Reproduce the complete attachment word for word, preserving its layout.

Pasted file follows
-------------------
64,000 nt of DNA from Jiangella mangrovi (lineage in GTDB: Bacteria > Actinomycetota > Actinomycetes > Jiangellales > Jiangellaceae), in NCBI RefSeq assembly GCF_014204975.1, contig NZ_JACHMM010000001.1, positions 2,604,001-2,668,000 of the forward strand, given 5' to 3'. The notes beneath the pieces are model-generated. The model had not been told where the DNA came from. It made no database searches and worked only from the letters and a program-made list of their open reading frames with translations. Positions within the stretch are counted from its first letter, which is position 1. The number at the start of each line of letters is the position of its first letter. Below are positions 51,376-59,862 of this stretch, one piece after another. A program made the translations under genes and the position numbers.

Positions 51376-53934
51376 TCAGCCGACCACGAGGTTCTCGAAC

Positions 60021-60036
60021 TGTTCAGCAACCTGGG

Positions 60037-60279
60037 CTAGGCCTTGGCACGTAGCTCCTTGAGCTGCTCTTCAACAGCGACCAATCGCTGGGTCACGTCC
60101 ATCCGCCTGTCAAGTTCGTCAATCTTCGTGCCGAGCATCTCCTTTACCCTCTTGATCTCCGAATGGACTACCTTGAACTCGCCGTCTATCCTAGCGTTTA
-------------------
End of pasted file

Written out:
64,000 nt of DNA from Jiangella mangrovi (lineage in GTDB: Bacteria > Actinomycetota > Actinomycetes > Jiangellales > Jiangellaceae), in NCBI RefSeq assembly GCF_014204975.1, contig NZ_JACHMM010000001.1, positions 2,604,001-2,668,000 of the forward strand, given 5' to 3'. The notes beneath the pieces are model-generated. The model had not been told where the DNA came from. It made no database searches and worked only from the letters and a program-made list of their open reading frames with translations. Positions within the stretch are counted from its first letter, which is position 1. The number at the start of each line of letters is the position of its first letter. Below are positions 51,376-59,862 of this stretch, one piece after another. A program made the translations under genes and the position numbers.

Positions 51376-53934
51376 TCAGCCGACCACGAGGTTCTCGAAC

Positions 60021-60036
60021 TGTTCAGCAACCTGGG

Positions 60037-60279
60037 CTAGGCCTTGGCACGTAGCTCCTTGAGCTGCTCTTCAACAGCGACCAATCGCTGGGTCACGTCC
60101 ATCCGCCTGTCAAGTTCGTCAATCTTCGTGCCGAGCATCTCCTTTACCCTCTTGATCTCCGAATGGACTACCTTGAACTCGCCGTCTATCCTAGCGTTTA